Rooted at the base of Sinai, the Israelites grow restive as they wait for Moshe to descend from the mountain’s summit. Turning to Aharon, they demand, “Rise up, make for us gods who will go before us, for Moshe – this man who brought us out of the land of Egypt – we do not know what has become of him!”
Aharon responds by instructing the people to contribute gold, which he fashions into a molten calf. He then proclaims, “A festival for the Lord tomorrow!”
Rising early the next morning, people bring offerings and celebrate with food, drink and revelry.
Even before Moshe descends from the mountain, God informs him of the sin of the golden calf and threatens the nation with immediate extinction, only relenting after Moshe’s impassioned pleas.
The perpetrators of the sin are punished and the rest of the nation earns forgiveness through repentance. The sin of the golden calf remains, however, according to rabbinic thought, a seminal transgression that continues to affect the Jewish people in countless ways across the centuries.
No event within Jewish history is more puzzling or more frightening than the chet ha’egel.
How could the people who experienced the Exodus from Egypt, the parting of the Reed Sea, the defeat of Amalek, the gift of the manna and the powerful Revelation at Mount Sinai fail so completely in the very shadow of that mountain?
Forty days earlier, against the dramatic backdrop of God’s manifestation at Sinai, the Israelites heard the clear commandment against idol worship. How could they now, at the first sign of difficulty, create and deify a golden calf?
In a different vein, the rabbis maintain that the sin of the golden calf reverberates across the ages, affecting each era of Jewish history. And yet, the chet ha’egel seems irrelevant to our lives – an ancient event rooted in idolatrous practices distant from our experience. What possible eternal message might be contained in what the rabbis clearly perceive to be a formative, instructive tragedy?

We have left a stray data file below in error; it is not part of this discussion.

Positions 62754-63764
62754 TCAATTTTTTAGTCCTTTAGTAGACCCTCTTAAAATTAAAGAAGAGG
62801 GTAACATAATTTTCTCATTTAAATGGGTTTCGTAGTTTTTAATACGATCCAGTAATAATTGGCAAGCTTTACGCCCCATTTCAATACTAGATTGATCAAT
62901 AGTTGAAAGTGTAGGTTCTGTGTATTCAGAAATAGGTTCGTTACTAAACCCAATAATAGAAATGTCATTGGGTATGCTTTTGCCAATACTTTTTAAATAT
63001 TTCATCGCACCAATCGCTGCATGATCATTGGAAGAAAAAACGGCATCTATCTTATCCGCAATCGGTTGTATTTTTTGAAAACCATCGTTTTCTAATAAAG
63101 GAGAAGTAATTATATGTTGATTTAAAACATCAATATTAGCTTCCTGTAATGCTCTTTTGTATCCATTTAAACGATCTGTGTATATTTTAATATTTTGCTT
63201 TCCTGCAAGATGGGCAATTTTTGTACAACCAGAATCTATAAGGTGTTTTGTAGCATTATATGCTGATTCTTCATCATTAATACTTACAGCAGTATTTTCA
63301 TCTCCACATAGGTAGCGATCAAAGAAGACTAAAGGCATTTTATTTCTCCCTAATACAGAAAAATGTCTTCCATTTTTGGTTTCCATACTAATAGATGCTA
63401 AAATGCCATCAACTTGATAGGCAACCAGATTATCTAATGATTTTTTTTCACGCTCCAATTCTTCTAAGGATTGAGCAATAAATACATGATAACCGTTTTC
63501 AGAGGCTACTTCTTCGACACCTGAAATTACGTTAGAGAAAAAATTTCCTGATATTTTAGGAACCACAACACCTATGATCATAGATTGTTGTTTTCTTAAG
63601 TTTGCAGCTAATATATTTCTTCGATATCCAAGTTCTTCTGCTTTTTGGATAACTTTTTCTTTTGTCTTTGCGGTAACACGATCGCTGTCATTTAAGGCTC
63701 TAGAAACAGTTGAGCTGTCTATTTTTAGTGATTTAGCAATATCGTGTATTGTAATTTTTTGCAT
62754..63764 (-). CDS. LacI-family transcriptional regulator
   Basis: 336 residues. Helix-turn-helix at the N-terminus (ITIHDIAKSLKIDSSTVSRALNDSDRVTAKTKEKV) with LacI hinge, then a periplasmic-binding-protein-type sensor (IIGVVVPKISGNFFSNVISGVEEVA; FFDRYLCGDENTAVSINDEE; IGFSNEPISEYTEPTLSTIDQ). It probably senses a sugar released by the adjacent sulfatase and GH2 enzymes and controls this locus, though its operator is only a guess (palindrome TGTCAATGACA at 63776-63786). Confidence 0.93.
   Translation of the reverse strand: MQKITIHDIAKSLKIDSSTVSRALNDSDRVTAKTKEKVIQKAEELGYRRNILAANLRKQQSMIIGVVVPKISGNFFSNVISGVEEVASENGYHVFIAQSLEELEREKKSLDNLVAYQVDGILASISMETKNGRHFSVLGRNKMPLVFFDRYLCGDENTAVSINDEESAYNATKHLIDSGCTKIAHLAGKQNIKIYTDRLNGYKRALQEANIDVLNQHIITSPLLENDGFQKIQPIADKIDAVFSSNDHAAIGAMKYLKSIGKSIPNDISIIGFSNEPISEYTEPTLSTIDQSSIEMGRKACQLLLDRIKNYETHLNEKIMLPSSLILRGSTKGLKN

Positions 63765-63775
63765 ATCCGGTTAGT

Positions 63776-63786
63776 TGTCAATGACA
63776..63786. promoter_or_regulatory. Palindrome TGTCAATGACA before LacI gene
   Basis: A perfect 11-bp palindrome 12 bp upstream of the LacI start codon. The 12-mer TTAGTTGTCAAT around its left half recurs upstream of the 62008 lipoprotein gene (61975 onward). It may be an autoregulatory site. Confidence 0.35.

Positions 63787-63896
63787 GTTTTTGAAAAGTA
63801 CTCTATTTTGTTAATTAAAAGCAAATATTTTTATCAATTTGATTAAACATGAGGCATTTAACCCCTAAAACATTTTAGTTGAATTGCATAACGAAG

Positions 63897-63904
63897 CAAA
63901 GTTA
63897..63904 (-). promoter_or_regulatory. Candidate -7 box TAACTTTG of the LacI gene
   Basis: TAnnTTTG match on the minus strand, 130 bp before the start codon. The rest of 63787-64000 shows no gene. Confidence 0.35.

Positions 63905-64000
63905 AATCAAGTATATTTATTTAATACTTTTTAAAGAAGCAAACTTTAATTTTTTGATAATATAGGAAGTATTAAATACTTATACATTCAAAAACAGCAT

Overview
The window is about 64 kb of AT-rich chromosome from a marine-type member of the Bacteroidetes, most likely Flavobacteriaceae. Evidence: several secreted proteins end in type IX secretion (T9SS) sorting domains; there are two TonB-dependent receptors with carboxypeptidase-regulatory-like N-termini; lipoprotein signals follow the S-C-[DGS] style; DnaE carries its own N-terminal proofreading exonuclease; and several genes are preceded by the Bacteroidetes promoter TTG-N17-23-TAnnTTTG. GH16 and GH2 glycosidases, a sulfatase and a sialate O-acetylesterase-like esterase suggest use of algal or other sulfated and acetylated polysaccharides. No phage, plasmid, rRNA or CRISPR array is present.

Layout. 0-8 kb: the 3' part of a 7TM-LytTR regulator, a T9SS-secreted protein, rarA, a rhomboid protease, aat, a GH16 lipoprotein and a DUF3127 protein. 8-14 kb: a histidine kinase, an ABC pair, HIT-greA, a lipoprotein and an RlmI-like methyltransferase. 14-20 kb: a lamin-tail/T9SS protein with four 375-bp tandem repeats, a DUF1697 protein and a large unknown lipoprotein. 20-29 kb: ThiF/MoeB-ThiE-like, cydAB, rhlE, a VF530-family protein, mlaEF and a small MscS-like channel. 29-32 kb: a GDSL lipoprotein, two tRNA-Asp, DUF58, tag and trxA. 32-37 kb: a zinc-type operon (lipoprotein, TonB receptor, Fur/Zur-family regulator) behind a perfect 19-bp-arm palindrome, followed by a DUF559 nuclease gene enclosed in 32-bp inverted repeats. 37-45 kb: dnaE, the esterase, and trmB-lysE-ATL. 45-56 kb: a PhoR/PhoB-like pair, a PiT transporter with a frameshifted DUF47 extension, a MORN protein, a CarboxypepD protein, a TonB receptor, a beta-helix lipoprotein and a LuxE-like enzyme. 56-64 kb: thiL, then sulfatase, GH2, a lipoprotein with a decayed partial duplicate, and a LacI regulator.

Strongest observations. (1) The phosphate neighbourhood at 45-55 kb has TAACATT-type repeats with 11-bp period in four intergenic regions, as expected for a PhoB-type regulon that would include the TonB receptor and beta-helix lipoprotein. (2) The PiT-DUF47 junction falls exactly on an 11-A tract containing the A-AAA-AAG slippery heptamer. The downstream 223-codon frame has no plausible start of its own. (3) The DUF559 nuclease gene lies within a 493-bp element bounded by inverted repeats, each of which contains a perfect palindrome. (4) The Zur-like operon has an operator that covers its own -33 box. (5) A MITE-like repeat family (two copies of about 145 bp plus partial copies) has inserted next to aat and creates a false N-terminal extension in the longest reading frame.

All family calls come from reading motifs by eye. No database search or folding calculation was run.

In spite of the apparent disconnect between the chet ha’egel and the backdrop against which it occurs, initial sources do view and identify this sin as an outright case of idol worship.
“By worshiping the calf, the Israelites clearly indicated their acceptance of idolatry,” the Talmud proclaims, mirroring a position which finds even earlier voice in a passage of Tehillim: “They exchanged their glory for the image of a bull that feeds on grass.” Similar opinions are found in the Midrash, as well.
A powerfully insightful approach to the behavior of the Israelites at the foot of Sinai can be gleaned from the writings of the Rambam. In his Guide to the Perplexed, this great scholar develops the principle that human behavior does not change abruptly and that a people cannot journey immediately from one extreme to the other: “It is not in man’s nature to be reared in slavery…and then ‘wash his hands’ and suddenly be able to fight the descendents of giants [the inhabitants of the land of Canaan].”
The Rambam goes on to explain that the full transformation of the Israelites eventually requires a forty-year period of wandering and “schooling” in the wilderness – a period during which they acquire the traits necessary for successful nationhood.
Abrupt events, no matter how miraculous and awe-inspiring, do not carry the power to make fundamental changes to human nature. True behavioral change is gradual. In spite of all they had seen and experienced, the Israelites standing at the foot of Sinai were unable to make the leap beyond their idolatrous origins. Battered by the fearful forces surrounding them, bewildered by Moshe’s apparent disappearance, they return to the comfort of the familiar – and create an idol of gold.